How To Successfully Pitch Angel Investors

Last week Innovation Bay Angels met for their quarterly dinner to hear pitches from a chosen few entrepreneurs. This was the fourth dinner of the year, a year in which we’ve assessed over 50 Australian companies and by the end of the evening we had heard live pitches from 14 entrepreneurs seeking angel investment this year.

As active angel investors (the group has invested multi millions of dollars to date), we see a lot of deals in different contexts and one thing we value above all is a quality pitch from entrepreneurs who are passionate and who have done their homework on their industry.

Our modus has been to ask entrepreneurs to submit an initial 90-second video pitch. That may not seem like a lot of time, but remember that most television ads only run for 29 seconds!

Those entrepreneurs who are chosen to actually present to the group at the quarterly dinners are given six minutes to pitch and may answer questions from the room for another six minutes.

Why all these time constraints and formats?

We’ve tried the unstructured, open ended approach and it simply does not work. Anyone can bang together a business plan or executive summary on a word processor and make it look good – but getting a message across via video in 90 seconds takes skill.

Standing in front of a room of 40 successful businesspeople and selling a business in six minutes takes further skill, discipline and practice.

Besides, investors have only so much bandwidth to hear from an individual entrepreneur and rattling on for 15 – 20 minutes won’t solidify your investment case, nor would it be fair on others who also want to garner the group’s attention.

What should your video be aiming to achieve?

One of the best comments made recently by one of our angels sums this up succintly:

“Short, sharp, punchy. Gives enough to establish credentials. There is enough in this quick summary to make me want to found our more.”

The videos we receive are placed on a private forum and members of the group are able to ask questions of the entrepreneurs who submitted them, and they have the ability to respond. From these comments (for the last round there were well over 300 comments) and the questions asked at the dinners, we’ve collated a set of Frequently Asked Questions, which I’ve set out below.

Entrepreneurs should know the answers to as many of these as possible and while they may not be able to cover off on each and every one in their videos, we would expect them to do so by the time they finish their six minute pitch.


How big is the problem you are trying to solve

What is your core value proposition

What is your customer make up – geographically and by industry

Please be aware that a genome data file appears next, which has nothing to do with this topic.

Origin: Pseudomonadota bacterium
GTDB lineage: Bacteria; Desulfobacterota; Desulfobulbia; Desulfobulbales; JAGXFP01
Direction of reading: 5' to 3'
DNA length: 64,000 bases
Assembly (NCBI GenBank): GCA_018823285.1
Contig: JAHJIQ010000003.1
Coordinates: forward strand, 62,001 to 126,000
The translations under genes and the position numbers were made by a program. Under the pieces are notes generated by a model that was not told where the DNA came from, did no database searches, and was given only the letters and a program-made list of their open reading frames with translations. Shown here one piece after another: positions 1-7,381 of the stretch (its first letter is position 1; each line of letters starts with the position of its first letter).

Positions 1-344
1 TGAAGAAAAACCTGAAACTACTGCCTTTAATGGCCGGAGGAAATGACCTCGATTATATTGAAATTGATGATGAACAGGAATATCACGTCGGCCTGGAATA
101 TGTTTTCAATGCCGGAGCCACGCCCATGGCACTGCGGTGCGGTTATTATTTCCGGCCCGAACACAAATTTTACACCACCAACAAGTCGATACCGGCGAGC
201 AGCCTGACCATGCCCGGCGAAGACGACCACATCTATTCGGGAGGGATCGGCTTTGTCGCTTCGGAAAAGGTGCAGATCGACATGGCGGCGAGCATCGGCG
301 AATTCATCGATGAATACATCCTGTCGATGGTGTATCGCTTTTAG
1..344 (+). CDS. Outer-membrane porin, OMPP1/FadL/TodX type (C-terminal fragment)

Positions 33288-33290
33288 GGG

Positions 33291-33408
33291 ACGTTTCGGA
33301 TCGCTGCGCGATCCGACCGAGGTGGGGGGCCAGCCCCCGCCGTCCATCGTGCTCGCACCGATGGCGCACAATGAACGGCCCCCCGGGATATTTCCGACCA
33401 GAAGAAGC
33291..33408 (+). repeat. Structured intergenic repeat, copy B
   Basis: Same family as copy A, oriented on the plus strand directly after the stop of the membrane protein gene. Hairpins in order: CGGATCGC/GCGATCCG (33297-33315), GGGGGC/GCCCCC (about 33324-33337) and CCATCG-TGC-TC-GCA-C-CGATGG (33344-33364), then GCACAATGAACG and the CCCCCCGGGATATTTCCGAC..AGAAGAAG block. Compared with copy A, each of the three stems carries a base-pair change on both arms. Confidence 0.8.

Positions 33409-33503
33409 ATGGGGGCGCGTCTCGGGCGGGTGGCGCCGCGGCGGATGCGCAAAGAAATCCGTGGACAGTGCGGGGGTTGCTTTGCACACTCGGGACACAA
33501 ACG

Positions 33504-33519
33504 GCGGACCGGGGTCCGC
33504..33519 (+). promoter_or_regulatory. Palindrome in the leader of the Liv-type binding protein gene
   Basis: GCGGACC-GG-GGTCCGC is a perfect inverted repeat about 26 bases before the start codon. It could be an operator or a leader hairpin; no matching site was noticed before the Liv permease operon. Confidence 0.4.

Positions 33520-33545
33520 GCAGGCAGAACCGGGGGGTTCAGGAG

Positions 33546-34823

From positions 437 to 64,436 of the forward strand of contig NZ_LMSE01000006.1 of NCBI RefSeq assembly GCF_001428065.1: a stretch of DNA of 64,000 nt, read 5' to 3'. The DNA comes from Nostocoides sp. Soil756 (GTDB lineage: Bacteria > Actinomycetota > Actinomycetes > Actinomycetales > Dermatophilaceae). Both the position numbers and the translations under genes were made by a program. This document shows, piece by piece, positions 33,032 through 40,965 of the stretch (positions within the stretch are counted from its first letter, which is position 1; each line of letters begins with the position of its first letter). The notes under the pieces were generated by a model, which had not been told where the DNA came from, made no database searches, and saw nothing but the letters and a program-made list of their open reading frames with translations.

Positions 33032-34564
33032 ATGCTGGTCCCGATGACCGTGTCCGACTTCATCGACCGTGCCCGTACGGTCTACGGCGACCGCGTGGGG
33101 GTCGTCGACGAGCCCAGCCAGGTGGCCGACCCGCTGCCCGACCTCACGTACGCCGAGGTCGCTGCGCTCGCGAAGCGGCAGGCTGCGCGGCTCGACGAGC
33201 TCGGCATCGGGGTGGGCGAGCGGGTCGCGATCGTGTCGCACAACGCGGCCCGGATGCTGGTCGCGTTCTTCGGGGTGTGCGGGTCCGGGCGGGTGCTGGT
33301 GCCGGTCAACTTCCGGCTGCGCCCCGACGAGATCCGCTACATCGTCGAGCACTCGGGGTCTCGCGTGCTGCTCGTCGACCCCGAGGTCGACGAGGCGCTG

What is the return on investment (ROI) for customers

Can you give a bottom up outline of the market size rather than “a % of a $bn market”

How do you define your target segment, how many potential customers are there in this segment and what are they willing to pay for your product or service

What is the cost to acquire customers

If you are initially targeting a niche of early adopters, how will you get across to mass market adoption

Are there any regulatory or entrenched business practice barriers you need to overcome

Is there something about your space that means we need a local solution rather than a modified US solution

Are there any analogies you can use to explain your product, eg “the Farmville of Health Education” or “Groupon meets Zynga”

If you are initially targeting a niche of early adopters, how will you get across to mass market adoption

Are there any regulatory or entrenched business practice barriers you need to overcome

What is your sustainable competitive advantage

Which are your major competitors and what do you do different

Not for everyone but: why are you best placed to win in this torturously overcrowded and undifferentiated space

While your product may in fact be different from others in the market, how do you get around the perception that it is the same as other products out there

Who owns the IP

Who will be on the team for executing

What are your views on the LeanStartup Model

What are the backgrounds of the founders

What is your backstory – how did you come to tackle this problem/market

Does your product exist already – if so, will you be able to demo it

Outline some key figures – revenue predictions, staff

How do you make money, what is your revenue model

What is your distribution strategy

Are revenues primarily from product or services. How will that change in the future.

What are your plans for scaling the business (what are the requirements and obstacles to scale)

How are/will you handle the huge amounts of data that you need to gather

How will you spend the money

What your investors should contribute in addition to money